ROMANCING THE STONE (1984) Michael Douglas swashes until Kathleen Turner buckles in a Colombian-set adventure.

MR. & MRS. SMITH (2005) Equally gorgeous Brad Pitt and Angelina Jolie are married assassins hired to kill each other.

The Weeds star, 43, taps her maternal instincts in The Spiderwick Chronicles.

SPIDERWICK IS BASED ON A POPULAR KIDS' BOOK. WHAT DOES YOUR SON WILLIAM, 4, LIKE TO READ? All the Henry and Mudge books and Mr. Putter & Tabby. I feel like I spend half my money on children's books. We have hundreds!

YOU ADOPTED DAUGHTER ASH LAST YEAR. IS HAVING TWO KIDS DRASTICALLY DIFFERENT? Oh yeah. It's just more of everything: more love, more work, more exhaustion, more excitement.

HOW DO YOU JUGGLE WORK AND MOTHERHOOD? I don't do a lot of stuff for myself so I can spend as much time with them as possible. Maybe when they're 15 I'll get to go out again!

The actor, 31, plays a father recounting his romantic ups and downs to daughter Abigail Breslin in the comedy Definitely, Maybe.

YOUR COSTARS INCLUDE ISLA FISHER, RACHEL WEISZ AND ELIZABETH BANKS. HOW DID YOU HANDLE ALL THAT ESTROGEN ON-SET? I was just about the luckiest person on earth. Early on, they promised that each day while filming we would take a siesta and have a pillow fight, but that sadly never happened.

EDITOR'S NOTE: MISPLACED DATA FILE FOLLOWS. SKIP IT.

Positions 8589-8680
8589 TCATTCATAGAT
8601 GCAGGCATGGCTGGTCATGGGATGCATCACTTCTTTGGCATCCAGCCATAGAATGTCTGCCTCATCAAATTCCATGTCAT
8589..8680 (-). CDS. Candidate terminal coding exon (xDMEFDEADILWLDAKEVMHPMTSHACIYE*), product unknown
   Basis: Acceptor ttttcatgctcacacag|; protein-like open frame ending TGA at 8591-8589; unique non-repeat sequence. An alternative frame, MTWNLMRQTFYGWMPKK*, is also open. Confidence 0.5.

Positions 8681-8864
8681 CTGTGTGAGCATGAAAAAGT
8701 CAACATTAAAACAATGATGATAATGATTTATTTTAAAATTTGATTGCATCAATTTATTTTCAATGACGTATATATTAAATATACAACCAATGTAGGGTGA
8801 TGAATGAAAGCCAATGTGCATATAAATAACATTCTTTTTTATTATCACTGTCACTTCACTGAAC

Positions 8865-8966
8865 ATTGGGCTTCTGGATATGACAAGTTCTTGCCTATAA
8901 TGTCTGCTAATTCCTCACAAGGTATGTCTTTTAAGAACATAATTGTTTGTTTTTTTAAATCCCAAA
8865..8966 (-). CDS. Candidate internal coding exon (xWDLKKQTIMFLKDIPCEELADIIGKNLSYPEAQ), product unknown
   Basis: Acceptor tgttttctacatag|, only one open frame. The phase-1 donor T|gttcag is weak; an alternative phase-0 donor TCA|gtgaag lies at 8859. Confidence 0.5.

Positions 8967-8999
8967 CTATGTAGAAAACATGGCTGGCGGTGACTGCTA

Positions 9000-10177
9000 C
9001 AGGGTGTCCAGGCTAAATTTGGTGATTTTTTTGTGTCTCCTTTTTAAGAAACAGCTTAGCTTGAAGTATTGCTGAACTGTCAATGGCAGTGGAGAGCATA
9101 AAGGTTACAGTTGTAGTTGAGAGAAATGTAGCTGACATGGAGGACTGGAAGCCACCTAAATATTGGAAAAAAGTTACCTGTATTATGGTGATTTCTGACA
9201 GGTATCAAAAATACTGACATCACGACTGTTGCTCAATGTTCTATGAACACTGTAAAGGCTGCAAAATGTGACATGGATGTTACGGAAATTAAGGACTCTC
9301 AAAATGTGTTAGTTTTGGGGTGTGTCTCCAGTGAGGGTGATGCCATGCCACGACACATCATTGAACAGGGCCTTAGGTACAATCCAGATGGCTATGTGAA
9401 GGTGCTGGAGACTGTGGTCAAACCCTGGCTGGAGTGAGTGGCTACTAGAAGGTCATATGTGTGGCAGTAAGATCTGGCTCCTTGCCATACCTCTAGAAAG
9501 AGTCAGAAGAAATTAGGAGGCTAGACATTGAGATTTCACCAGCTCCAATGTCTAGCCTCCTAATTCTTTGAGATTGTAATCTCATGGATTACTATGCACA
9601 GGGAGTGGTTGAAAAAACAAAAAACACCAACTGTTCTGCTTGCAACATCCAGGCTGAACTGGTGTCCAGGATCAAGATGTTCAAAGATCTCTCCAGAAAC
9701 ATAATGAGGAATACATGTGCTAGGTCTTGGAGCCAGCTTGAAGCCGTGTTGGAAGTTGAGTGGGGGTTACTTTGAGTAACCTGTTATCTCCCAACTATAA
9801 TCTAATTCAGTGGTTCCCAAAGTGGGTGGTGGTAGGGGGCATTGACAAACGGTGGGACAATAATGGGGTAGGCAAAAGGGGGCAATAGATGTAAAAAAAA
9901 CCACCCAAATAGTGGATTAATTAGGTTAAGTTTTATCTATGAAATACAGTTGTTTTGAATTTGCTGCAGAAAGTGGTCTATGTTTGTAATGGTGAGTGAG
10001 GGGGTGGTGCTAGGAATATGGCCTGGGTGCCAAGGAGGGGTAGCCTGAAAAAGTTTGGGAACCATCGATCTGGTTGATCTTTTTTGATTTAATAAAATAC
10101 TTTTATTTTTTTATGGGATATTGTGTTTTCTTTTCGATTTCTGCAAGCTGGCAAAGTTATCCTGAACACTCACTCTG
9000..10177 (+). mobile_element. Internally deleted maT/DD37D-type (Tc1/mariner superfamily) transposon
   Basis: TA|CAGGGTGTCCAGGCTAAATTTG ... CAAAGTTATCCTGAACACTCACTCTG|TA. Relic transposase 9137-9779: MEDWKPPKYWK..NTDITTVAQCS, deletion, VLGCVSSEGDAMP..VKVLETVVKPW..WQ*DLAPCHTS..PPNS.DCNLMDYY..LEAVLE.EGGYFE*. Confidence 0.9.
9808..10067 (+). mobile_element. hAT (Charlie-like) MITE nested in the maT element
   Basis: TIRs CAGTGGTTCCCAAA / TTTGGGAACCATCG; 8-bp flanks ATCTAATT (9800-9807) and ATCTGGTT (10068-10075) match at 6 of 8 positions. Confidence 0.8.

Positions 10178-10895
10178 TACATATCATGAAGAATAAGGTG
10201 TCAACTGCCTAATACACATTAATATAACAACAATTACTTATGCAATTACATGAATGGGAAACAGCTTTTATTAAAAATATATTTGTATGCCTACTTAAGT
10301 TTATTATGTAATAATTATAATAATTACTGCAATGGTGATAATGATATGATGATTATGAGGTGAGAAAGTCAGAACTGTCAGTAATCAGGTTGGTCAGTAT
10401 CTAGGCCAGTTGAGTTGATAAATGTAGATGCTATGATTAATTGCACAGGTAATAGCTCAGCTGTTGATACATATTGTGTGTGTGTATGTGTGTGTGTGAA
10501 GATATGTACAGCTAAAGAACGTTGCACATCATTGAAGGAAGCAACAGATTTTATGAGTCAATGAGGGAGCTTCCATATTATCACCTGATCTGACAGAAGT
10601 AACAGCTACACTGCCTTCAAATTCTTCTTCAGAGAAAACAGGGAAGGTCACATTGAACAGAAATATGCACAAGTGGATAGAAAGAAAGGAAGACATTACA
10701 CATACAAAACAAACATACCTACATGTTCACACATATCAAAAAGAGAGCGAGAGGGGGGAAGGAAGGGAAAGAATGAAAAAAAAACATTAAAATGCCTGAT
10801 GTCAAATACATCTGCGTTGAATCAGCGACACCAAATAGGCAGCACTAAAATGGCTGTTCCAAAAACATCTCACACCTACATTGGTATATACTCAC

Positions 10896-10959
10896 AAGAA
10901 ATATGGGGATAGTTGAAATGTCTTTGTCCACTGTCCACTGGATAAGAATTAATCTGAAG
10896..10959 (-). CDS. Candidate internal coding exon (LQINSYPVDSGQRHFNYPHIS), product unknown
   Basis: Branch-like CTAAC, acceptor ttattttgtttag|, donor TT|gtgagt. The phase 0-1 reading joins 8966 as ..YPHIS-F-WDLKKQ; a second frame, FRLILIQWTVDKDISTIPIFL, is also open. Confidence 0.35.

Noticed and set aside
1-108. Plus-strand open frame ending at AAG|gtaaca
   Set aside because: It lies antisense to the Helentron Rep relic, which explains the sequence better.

YOU'RE A DAD IN THE FILM. DID THE ROLE SPARK ANY REAL-LIFE LONGING FOR KIDS? It's an incredible experience to be a father, and an outright terrifying one. I can't say the role really stirred that much. When you're a pretend dad and you have a pretend kid, you can turn them right off and at the end of the day you hand them over to their real parents. And I was working with one who was probably more mature than me!

THE MOVIE OPENS ON VALENTINE'S DAY. DO YOU HAVE PLANS THAT NIGHT? The perfect Valentine's Day for me is spending it with the one you love [he has been dating Scarlett Johansson]. I'm definitely a romantic person. But I do not see my movies. Whatever that gene is, I don't have it.

CRITIC'S CHOICE

VINCE VAUGHN'S WILD WEST COMEDY SHOW: 30 DAYS AND 30 NIGHTS—HOLLYWOOD TO THE HEARTLAND Movie star Vince Vaughn climbed aboard a bus in 2005 with four of his favorite, unheralded stand-up comics (Ahmed Ahmed, John Caparulo, Bret Ernst and Sebastian Maniscalco), plus guest stars, for a 30-day tour of one-night gigs. This documentary exhaustively tracks the tour but provides little insight into Vaughn himself or what he believes the tour accomplished. (R)

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THE BAND'S VISIT This delightful gem of an Israeli comedy tells how an Egyptian policemen's musical band, after finding itself stuck in a backwater Israeli town overnight, is befriended by the locals. The film is soulful, wise and warmly funny and boasts a terrific Israeli and Palestinian cast. A Bronx cheer to the Oscar bureaucrats who misguid-edly ruled Band's Visit ineligible for award consideration in the foreign-language category because too much of its dialogue is in English. (PG-13)